Now the only question is what will you dip in your newly created chickpea-free hummus? May we suggest our amazing Paleo-friendly tortilla chips? They’re awesome and taste great in hummus, guac, and salsa.
Thanks for the motivation .. I started last saturday and lost about 3.40 pounds.. am going on a wild diet tomorrow (saturday) and was hoping to see if it will screw up something till I read your post 🙂
I agree that the number of calories consumed should be less than burned for weight loss and calculating, weighing, counting, tracking is the only way to be fully aware of how many you’re consuming. I’ve never allowed myself to gain more than 10-15 lbs throughout my adult life (I’m 54) except during my 4 pregnancies. I always took off weight by doing what I stated above . Something changed about 8 years ago. I find it extremely difficult and tedious to track everything I eat. I’ve tried Fitness Pal, Weight Watchers, Sparkpeople, food journals and more. Those are all great tools but very difficult/time consuming to stick with. I found myself planning every single morsel. I was not able to lose any of the 10 lbs I’d like to drop because as soon as 3 dropped, 4 came back on. I have been yo-yo-ing like this for 6 yrs!!!! So discouraging! On Paleo, I eat strictly what hunter gatherers would eat. My meals are bigger than before and i eat whenever I am hungry. The first 4 lbs have come off within 8 days without even trying. The difference? This is the easiest, tastiest, most nourishing way of eating for me since my kids were little. I track nothing. I follow the guidelines of what is allowed and what to avoid. I look forward to each meal and never feel as if I’m on a diet. To continue losing I will have to shrink my portions and not eat so close to bedtime, but compared to tracking, that is super easy to do. My body (and brain) are thanking me for no longer “abusing” them by calculating every single bite that passes my lips. Perhaps my body has been reset, as they say. Perhaps I have accepted that at 5’9″ weighing 161 lbs is not that bad because for the first time in 6 I feel GREAT! I encourage everyone to at least give Paleo an honest try.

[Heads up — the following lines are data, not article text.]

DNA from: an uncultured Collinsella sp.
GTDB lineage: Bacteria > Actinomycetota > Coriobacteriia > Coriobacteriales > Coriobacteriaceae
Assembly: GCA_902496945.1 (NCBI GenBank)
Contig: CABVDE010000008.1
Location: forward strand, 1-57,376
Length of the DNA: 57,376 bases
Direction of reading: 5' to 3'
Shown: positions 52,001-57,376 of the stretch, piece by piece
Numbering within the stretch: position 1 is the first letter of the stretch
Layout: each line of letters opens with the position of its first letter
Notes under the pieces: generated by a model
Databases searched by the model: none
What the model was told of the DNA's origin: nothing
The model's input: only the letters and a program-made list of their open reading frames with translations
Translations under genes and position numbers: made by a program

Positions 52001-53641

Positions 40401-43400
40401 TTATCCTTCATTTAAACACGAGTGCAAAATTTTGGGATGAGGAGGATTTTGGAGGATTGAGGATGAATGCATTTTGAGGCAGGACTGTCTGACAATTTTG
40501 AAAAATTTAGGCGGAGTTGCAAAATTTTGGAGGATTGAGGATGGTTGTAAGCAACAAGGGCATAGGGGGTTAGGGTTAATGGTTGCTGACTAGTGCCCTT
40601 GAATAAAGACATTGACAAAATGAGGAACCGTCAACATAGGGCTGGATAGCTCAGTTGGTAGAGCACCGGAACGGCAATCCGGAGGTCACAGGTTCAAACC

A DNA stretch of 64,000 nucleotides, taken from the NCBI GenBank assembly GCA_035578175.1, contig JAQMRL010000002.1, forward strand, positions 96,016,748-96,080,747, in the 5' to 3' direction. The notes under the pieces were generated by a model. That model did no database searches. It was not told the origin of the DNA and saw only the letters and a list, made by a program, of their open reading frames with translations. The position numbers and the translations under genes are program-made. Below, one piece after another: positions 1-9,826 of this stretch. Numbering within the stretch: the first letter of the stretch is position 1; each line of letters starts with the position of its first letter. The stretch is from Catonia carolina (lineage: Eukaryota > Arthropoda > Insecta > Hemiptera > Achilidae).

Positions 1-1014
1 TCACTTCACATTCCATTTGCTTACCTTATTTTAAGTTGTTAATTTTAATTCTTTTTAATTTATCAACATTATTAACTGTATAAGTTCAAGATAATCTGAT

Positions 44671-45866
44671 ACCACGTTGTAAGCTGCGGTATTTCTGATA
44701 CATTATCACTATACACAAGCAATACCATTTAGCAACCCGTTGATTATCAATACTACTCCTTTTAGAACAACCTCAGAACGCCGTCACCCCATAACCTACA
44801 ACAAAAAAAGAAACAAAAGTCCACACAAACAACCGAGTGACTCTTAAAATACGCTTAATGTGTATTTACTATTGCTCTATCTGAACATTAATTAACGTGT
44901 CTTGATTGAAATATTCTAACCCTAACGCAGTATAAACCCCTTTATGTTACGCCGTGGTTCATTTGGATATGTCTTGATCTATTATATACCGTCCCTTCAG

I am a 60 year old woman, who is in good health, but I’m 20 to 30 pounds overweight:/ About 2 weeks ago my husband and I began a 6 week crossfit boot camp, which we go to for one hour three times a week, and began a Paleo diet. We are really enjoying both. I lost 5 pounds the first week, and have gained back about 1/2 pound in the second week, although I have changed nothing about my exercise or diet. Help!!
Lacking the right recipe at the right time can spell a serious speed bump in your progress. Always know the best thing to do with the ingredients in your fridge by having a plethora of recipes on hand.
And yeah, counting calories–actually monitoring everything you can about what you’re putting into your body and how your body responds–is a *really* good idea! (But psst! “fewer” calories. 😉 They are notoriuosly counted, after all.)
Replace the simple carbs with complex carbs. Complex carbohydrates, unlike simple carbohydrates, are full of fiber as well as other nutrients, and get digested by the body and released into the blood stream far slower. Examples of complex carbs include:
Congratulations on an interesting and stimulating post, Tim! Your weight loss plan is very effective because it makes sense biochemically and you have succeeded in customizing it to your needs and tastes. I agree that the slow carb approach is much more effective than just eating the typical American diet and counting calories. Controlling insulin is a key principle to remember when trying to lose weight. Automating your food choices is a great plan. It obviously worked for you! Iâ€™m looking forward to reading more of your posts and â€œlife experimentsâ€?. Iâ€™ve ordered your book since it looks intriguing.